Fight Club – Vivendi Universal Games – 2004

Late nights and violence.

Fight Club was the third test project to which I’d been assigned in a span of three months. It was the first of two projects published by Vivendi Universal Games and developed by Genuine Games, the latter of which I also worked on in a few different ways. But that would come later.

Fight Club was a big project. I remember that well. The movie adaptation of Chuck Palahniuk’s book about a lost generation of men was a huge hit, and someone, somewhere, decided that a fighting game based on the story just made sense. Vivendi Universal Games was big on licenses at the time and this was probably their biggest. It’s got a bunch of fighters from a hugely popular novel and movie, let’s put them in a game!

The test budget in particular was so big that the team couldn’t fit in the same space. It was decided to split us into two shifts: morning and graveyard. I, being a new and enthusiastic tester, was fine with the graveyard shift. It meant I could wake up late and in a much different environment than the world of daytime at the office. As happens during such unusual circumstances, the graveyard shift became close friends. I learned much about testing from the more veteran members of the team and because it was mellower than usual, we had room to talk earnestly about the games industry and their experiences. It was quite a time.

Work-wise, testing a fighting game remains a memorable experience involving long spreadsheets and checking every fighting move for every character against every other character in the game. One character that was a big problem for us was a guy who goes by “Bitch Tits Bob.” This character’s backstory was that he was a steroid user in his youth and relied on hormone therapy that caused him to grow breasts. This is employed for comic effect in the book and movie, but in a game where every character except Bob was thin, it was a clipping nightmare. Bob was a grappler, which meant that his moves all involved him bear hugging his opponents. Imagine a big person absorbing you into their body and you can imagine the difficulty with Bob. The developers eventually reduced the amount of clipping but never completely fixed it. This was the my first lesson in the inevitability of clipping.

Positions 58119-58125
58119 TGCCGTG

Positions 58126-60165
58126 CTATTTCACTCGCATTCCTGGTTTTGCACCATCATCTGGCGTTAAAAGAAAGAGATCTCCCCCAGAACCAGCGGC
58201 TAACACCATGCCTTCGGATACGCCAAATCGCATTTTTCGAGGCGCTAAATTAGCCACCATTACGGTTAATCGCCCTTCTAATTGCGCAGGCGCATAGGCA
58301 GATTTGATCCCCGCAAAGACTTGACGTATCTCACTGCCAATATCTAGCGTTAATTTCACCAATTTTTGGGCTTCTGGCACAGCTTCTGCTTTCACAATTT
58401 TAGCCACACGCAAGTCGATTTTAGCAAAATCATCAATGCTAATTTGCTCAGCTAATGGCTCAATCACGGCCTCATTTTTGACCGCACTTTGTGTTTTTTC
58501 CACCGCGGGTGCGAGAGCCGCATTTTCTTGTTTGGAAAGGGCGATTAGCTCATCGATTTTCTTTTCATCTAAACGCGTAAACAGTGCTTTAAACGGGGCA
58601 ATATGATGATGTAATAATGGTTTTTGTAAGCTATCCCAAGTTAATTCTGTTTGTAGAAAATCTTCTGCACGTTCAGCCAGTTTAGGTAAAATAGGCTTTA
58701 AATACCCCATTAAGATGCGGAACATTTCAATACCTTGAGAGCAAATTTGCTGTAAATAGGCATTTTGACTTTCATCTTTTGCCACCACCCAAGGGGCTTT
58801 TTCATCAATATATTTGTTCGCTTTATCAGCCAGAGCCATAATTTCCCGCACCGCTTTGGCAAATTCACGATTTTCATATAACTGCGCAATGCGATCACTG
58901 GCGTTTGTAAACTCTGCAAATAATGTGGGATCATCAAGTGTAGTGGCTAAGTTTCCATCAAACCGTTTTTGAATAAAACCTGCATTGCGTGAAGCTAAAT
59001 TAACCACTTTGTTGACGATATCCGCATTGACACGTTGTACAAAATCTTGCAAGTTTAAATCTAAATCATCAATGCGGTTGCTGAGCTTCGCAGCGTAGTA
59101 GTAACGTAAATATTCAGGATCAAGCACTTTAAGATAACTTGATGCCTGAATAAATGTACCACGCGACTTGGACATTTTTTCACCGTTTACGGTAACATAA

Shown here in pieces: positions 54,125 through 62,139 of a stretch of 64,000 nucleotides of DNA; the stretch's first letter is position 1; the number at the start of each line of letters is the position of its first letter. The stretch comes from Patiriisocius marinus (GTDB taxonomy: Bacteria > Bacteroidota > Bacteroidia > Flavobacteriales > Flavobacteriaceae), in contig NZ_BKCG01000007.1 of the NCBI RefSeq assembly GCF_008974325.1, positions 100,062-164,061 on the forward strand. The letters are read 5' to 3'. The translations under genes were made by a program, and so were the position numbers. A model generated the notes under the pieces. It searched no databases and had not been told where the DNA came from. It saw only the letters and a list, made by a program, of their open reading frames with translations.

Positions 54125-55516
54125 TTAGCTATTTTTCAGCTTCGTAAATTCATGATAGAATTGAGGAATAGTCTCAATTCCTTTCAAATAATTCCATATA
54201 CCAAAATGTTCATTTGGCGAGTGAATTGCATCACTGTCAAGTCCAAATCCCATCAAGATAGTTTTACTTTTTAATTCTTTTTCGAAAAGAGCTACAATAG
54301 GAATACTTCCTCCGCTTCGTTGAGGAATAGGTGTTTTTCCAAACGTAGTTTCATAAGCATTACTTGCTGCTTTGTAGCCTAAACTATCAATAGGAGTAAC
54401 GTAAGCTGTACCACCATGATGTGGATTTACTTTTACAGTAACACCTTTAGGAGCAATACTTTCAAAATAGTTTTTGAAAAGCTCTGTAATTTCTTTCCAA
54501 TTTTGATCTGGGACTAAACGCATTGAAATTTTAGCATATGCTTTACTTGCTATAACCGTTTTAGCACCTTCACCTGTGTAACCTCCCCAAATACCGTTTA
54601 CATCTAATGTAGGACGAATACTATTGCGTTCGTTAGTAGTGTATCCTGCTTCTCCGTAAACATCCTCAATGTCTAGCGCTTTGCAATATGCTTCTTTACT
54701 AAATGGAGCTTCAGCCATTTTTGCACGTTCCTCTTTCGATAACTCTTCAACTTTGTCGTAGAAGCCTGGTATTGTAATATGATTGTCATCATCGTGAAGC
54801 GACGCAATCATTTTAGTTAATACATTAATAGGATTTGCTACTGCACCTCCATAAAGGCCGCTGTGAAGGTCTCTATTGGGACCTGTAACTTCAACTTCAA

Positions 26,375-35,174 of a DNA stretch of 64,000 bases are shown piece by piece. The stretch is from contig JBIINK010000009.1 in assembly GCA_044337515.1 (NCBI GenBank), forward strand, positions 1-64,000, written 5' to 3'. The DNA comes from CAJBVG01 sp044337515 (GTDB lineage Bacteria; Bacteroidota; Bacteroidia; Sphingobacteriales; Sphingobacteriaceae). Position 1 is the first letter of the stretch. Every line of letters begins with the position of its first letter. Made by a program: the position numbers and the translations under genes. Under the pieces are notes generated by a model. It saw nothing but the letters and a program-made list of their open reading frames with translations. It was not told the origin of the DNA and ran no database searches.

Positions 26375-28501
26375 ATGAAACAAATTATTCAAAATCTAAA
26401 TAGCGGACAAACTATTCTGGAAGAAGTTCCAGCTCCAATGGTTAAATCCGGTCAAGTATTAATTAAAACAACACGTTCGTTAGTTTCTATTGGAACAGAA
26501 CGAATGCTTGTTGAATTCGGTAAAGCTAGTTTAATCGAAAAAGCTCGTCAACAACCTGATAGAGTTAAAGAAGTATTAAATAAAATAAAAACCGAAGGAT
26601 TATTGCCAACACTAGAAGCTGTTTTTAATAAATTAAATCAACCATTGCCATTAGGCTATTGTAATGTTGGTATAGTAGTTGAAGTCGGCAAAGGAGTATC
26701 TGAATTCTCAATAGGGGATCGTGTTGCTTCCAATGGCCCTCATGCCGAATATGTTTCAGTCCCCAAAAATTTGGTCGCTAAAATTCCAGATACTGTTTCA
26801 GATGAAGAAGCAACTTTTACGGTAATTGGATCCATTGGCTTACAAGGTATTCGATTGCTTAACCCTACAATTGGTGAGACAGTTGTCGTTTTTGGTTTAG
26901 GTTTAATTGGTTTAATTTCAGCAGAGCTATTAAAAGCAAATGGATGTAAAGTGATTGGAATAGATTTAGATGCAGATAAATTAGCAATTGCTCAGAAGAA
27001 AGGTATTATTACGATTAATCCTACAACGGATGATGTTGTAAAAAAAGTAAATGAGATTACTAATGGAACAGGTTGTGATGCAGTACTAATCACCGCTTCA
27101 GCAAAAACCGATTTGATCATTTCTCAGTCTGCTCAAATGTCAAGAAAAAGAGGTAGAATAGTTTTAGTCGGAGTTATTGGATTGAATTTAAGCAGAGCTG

A computer for every tester was a fantasy around then, so we wrote bugs down on paper and then used a shared computer to enter them. Bug regression tests were run using printouts, on which we would note “Pass” or “Fail” with a pen. Our test leads would then record our results using the computers at their personal desks.

It was a Black Friday release. Things wound down in November, and on my final night, my test lead asked whether I was okay to return to the day shift starting the next day. I assured him I could go home at 3:00 AM and return at 9:00 AM.

Naturally, I woke up near noon.

I profusely apologized when I got returned to the office. My test lead dismissed it, said it was fine. A late start could be forgiven after helping to ship a video game.